4.5 stars

 One of the highlights in my theatre going life was sitting in the third row at Her Majesty’s theatre watching Bernadette Peters in concert. The minute she entered I knew I was watching the real thing; someone who could embody the wonder we feel when we look at stars in the sky. She had a presence and an ability to focus on the emotional essence of a song in ways that made me feel like I was the only person in the room. It was my first night off after a fortnight of graveyard shifts in a casino and it was a much-needed tonic for the soul. It didn’t matter that she flubbed lyrics, or her voice isn’t what it was in her prime, I would forgive her anything.

Songs for Nobodies by Joanna Murray Smith, written ten years ago as a vehicle for Bernadette Robinson superbly captures what it is like to feel invisible by the mundanity of our lives. How a singular artist can make our personal tragedies and yearnings feel equal to the ways they represent them. In this case, through song. The text honours 5 of the 20th centuries greatest interpreters of lyric and melody; Judy Garland, Patsy Cline, Edith Piaf, Billie Holiday and Maria Callas.

To call what Robinson does mimicry would be a profound disservice; she has a chameleonic ability to embody the essence the performer that are heightened by her own interpretations and nuances. It’s a gift that goes beyond imitation or recreation but brings them to life with empathetic urgency. If this wasn’t enough, she also creates five very ordinary, familiar working-class women whose lives are coloured by their brief interactions with the stars. They all feel comfortably lived in with their own ambitions, sorrows and drive. Under Simon Phillips’ direction she dominates the space by creating five disparate presences for each woman. It’s a masterclass in seamless characterisation and one I hope students of performance will pay rapt attention to.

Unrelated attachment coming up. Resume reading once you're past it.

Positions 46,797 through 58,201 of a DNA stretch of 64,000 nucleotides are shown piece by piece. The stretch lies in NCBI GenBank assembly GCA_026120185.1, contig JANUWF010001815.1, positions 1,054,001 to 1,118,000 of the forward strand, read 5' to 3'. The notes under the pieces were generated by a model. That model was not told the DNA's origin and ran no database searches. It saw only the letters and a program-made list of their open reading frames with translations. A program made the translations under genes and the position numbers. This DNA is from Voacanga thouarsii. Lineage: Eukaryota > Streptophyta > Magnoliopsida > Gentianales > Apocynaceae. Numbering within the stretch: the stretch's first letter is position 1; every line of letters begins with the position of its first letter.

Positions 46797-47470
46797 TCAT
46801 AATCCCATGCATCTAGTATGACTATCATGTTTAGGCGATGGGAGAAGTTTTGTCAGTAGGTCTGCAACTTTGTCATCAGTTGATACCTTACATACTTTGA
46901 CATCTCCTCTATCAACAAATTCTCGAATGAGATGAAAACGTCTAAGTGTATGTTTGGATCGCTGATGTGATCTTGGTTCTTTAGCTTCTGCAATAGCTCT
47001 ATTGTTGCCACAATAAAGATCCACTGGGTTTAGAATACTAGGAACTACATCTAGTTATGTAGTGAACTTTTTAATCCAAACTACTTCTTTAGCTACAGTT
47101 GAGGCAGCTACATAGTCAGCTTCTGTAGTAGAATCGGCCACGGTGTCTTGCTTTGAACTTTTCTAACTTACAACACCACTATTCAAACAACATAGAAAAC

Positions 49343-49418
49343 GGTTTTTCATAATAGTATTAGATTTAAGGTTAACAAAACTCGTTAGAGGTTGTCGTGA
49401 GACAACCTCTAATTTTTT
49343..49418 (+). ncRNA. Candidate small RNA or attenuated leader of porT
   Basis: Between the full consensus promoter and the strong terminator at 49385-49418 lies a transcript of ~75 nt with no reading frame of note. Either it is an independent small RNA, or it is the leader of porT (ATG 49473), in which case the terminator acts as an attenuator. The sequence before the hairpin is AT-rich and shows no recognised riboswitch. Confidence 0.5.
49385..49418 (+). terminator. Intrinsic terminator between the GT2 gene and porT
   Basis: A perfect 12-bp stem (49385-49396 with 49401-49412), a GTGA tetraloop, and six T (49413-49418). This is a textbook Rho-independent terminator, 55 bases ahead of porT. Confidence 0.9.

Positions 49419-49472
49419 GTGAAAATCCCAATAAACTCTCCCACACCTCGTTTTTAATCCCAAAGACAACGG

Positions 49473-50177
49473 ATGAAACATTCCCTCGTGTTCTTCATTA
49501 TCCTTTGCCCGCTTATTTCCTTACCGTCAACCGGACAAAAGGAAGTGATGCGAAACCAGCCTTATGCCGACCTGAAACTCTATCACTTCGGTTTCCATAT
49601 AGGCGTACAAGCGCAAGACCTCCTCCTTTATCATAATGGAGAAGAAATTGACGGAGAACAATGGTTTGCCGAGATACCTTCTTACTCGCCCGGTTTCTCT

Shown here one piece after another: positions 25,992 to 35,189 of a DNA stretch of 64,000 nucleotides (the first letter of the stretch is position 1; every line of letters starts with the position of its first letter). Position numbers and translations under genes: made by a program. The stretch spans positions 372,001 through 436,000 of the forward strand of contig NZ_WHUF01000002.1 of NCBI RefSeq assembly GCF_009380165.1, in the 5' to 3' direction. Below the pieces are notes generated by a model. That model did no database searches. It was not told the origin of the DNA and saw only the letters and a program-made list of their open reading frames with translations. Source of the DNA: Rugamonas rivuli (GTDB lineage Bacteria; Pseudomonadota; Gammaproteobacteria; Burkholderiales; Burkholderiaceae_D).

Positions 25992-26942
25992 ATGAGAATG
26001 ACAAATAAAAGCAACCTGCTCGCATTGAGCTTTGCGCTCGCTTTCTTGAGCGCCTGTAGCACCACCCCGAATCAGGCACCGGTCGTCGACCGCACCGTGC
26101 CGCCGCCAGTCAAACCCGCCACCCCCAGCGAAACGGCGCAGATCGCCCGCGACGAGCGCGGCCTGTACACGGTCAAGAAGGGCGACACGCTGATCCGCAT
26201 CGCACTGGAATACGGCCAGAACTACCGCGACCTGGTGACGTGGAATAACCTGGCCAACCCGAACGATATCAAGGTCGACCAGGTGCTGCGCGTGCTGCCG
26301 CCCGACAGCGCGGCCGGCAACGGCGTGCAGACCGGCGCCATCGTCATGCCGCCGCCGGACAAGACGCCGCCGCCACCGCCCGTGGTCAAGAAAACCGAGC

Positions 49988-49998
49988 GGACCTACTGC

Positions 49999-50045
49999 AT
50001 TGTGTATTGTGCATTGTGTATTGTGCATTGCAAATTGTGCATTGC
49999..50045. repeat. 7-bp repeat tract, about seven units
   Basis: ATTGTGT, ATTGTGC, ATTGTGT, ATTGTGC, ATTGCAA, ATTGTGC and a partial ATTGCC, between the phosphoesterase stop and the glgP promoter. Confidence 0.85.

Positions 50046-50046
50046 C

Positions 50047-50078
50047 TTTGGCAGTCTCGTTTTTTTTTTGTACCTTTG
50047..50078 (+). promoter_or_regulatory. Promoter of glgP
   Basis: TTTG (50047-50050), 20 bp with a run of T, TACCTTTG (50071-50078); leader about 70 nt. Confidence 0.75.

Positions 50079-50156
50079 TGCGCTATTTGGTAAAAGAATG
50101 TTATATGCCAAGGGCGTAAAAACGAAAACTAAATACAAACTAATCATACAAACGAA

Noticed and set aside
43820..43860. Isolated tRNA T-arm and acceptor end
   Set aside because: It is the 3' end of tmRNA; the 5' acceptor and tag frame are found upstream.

Some monologues are organically stronger than others at capturing the essence of the effects of the songstress’s legacies and influence. A washroom attendant shares a moment of quiet empathy with Judy Garland; conjuring up her gift for forging a connection with her audience that manages to feel singular and personal. Patsy Cline’s generosity is well known and her decision to pull an usherette on stage with her to sing back up changes the course of her life on the night that hers would end. A librarian from Nottingham tells a thrilling story about her father being rescued from a concentration camp, as legend has it by Piaf, the little sparrow herself. It’s in the final two monologues that the seams begin to show. The section on Billie Holiday is particularly complex given that central conceit rests on a white woman replicating her singing voice. Murray Smith’s decision to have her ‘nobody’ be a wily and ambitious newspaper reporter who profiles Holiday is ripe with potential; a white woman using her proximity to Holliday’s meteoric talent and tragic life for personal gain has dramatic heft but I believe is held back by some resistance to be more appropriative than showcasing Robinson’s embodiment of her voice. More baffling still is how Maria Callas is sidelined in the final monologue to focus on an Irish Nanny’s encounter with Aristotle Onassis as they are beginning their famous affair. Robinson sublimely channelling Callas in Vissi d’arte is always going to be a heart stopping moment but I wish that her artistry and persona had been more represented given that Murray Smith really pulls out the writing stops with her depiction of the mystical aura associated with fame and prestige and the aching effect it has on those of us who feel invisible.

Simon Phillip’s production is elegant and accessible with some lovely technical nuances that don’t draw attention to themselves but serve Robinson’s performance beautifully.

Songs for nobodies is a delightful end of year treat and opportunity to witness one of country’s greatest artists in her prime.

 Songs for Nobodies is playing at Arts Centre Melbourne, Fairfax Studio until January 5th.

Performance: 5       Direction: 4.5   Text: 4

Musical Direction: 5     Set/costume: 4.5   Sound/lighting: 4.5